Jonathan Olley photographed at Airedale General Hospital in West Yorkshire, and with district nurses of the Airedale NHS Trust.
"Being old is not something that anybody really wants to discuss. Although politically it is one of the most important aspects of healthcare. And we can almost guarantee that we'll all be old one day.
"My fear is not of growing old. My fear is getting ill. When you're ill, you're no longer self-reliant; you live at the behest of others. That does frighten me.
"I wanted to go for a balanced view. When you get old people in hospital, they don't smile a lot. They're ill, and that's why they're there. Quite often they want to die, at home, and it's the families who want them in hospital.
"A lot might not have liked having their pictures taken. But they liked the company. I talked to them - odd conversations about the difference between Lancastrians and Yorkists.
"I felt inspired by one of the geriatric consultants. I admire him for doing something I couldn't do. I'm not altruistic enough to work in geriatrics.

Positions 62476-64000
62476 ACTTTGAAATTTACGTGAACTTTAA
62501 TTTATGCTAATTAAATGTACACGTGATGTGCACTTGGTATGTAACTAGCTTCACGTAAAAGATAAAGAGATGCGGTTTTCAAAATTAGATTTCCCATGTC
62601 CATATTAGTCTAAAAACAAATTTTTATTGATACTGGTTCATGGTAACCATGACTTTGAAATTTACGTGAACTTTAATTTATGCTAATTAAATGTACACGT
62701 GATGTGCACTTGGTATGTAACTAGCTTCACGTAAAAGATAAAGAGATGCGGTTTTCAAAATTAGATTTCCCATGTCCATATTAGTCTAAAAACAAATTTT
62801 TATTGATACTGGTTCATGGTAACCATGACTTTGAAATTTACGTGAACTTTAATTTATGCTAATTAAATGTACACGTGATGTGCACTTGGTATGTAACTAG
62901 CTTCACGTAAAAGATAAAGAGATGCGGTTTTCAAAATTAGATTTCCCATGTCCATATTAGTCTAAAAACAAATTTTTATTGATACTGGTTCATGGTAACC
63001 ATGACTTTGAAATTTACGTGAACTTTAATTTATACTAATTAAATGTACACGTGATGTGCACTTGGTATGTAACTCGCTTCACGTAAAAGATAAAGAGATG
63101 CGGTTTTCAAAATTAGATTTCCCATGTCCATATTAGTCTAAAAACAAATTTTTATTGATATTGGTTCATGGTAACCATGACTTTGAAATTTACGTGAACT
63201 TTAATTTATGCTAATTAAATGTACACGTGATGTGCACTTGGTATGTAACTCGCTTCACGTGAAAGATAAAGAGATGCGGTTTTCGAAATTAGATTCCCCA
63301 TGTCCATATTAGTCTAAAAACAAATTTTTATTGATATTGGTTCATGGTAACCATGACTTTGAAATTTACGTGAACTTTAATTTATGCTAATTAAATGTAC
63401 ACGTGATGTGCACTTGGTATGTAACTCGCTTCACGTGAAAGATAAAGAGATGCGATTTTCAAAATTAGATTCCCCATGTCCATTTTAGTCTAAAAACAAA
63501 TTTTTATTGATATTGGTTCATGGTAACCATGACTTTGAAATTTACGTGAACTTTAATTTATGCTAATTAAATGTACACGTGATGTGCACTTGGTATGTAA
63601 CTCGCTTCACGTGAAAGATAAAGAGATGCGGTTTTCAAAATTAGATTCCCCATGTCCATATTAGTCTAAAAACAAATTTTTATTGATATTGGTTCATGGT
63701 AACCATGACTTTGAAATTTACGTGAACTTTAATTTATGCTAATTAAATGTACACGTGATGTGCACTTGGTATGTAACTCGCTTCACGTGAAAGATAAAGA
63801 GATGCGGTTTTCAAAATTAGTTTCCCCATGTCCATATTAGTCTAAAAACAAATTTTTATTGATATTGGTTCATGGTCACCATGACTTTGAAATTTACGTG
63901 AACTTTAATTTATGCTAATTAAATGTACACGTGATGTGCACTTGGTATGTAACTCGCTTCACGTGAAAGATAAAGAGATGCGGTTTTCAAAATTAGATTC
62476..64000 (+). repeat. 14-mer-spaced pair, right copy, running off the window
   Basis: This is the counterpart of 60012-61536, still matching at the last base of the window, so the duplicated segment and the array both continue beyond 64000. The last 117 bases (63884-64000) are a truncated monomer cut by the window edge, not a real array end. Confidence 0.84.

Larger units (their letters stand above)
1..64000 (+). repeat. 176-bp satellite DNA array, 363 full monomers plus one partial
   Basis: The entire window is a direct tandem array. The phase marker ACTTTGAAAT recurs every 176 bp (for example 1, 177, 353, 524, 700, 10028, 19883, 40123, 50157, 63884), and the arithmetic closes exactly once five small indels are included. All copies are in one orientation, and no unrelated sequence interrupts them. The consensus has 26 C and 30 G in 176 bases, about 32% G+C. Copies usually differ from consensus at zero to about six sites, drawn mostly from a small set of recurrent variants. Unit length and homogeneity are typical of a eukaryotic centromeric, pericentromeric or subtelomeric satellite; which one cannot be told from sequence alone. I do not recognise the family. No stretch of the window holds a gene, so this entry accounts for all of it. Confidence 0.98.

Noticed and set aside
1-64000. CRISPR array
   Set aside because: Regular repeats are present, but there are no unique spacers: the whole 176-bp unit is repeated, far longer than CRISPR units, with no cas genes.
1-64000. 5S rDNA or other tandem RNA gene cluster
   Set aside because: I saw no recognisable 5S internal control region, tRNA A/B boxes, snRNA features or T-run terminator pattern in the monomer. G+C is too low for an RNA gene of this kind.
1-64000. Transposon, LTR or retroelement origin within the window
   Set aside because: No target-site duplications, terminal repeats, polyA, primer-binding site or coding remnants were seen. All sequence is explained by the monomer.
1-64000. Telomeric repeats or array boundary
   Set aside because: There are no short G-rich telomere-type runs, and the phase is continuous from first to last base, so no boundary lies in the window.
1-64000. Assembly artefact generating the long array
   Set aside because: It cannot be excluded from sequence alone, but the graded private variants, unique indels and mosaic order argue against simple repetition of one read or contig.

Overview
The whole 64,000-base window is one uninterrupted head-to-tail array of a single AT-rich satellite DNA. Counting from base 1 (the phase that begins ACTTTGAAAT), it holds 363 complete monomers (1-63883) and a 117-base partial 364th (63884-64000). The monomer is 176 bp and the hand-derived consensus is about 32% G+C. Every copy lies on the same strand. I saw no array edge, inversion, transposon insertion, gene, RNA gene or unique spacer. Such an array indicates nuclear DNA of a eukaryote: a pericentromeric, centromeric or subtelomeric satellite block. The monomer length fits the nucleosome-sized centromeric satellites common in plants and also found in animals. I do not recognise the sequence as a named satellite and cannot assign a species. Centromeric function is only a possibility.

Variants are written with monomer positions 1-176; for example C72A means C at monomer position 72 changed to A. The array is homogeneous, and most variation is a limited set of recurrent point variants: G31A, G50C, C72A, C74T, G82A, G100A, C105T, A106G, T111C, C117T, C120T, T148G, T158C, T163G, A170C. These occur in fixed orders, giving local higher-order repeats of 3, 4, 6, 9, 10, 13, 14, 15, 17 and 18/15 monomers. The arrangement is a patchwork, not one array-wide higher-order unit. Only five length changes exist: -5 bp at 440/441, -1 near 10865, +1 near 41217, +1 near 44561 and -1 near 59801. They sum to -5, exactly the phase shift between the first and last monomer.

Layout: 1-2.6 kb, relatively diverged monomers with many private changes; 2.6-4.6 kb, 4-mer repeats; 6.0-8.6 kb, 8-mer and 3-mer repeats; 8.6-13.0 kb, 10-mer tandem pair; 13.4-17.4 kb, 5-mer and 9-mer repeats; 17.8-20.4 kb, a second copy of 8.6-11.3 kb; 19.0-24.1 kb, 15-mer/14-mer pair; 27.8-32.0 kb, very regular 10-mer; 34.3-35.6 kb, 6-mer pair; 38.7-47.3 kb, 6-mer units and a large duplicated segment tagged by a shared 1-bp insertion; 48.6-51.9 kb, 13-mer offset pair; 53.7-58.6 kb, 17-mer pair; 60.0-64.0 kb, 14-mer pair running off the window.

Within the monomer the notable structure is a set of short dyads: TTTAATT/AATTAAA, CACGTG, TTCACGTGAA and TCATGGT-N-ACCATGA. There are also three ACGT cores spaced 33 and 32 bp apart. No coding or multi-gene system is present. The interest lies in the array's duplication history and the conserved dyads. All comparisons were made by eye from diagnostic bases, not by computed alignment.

"All the people I was photographing were around before the NHS. So they appreciate it in a way I never could. The NHS is doing very well for them giving them expensive procedures to diagnose conditions, and drugs to cure them. But I felt the service could do more to treat each one as a person."
In the lifetime of the NHS, life expectancy in Britain has risen from 71 to 79 for women, and from 66 to 71 years for men. The proportion of elderly people in the population continues to rise; people aged 65+ currently make up 16 per cent of the population.
The main killers of all age groups are coronary heart disease, stroke and cancer. Some 40 per cent of NHS spending is on elderly people, although only two per cent are in hospital at any one time. In older people, depression is the most common mental illness.
More than 8,000 British people are aged 100 or more, most of them women.